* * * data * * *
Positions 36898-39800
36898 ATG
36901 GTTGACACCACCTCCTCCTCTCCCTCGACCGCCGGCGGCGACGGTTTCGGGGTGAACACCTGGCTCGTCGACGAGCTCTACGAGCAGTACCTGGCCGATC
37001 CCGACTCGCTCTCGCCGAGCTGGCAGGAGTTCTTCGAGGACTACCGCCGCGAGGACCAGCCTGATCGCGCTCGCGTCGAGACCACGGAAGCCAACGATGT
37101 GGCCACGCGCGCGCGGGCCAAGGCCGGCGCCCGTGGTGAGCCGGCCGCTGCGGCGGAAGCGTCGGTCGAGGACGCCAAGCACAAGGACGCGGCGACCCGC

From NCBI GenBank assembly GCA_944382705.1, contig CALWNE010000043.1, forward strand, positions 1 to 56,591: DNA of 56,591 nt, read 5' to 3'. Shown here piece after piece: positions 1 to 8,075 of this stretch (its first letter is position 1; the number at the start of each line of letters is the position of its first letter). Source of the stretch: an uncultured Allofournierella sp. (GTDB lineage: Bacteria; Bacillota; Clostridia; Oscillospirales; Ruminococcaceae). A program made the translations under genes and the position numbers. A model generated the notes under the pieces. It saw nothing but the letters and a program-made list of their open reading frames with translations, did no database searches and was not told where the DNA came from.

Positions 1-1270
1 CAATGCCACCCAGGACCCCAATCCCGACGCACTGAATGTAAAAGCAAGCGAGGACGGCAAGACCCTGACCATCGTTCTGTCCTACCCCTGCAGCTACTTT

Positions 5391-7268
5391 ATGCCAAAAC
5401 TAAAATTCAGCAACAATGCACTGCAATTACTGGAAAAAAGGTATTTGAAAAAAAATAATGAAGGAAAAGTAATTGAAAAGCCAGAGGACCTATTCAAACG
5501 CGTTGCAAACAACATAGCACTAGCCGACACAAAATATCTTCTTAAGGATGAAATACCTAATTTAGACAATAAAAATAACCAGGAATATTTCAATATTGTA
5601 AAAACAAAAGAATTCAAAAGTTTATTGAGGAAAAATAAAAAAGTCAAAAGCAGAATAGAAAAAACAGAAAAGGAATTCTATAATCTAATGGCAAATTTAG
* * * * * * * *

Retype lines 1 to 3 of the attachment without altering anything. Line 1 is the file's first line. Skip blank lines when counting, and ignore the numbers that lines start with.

Positions 36898-39800
36898 ATG
36901 GTTGACACCACCTCCTCCTCTCCCTCGACCGCCGGCGGCGACGGTTTCGGGGTGAACACCTGGCTCGTCGACGAGCTCTACGAGCAGTACCTGGCCGATC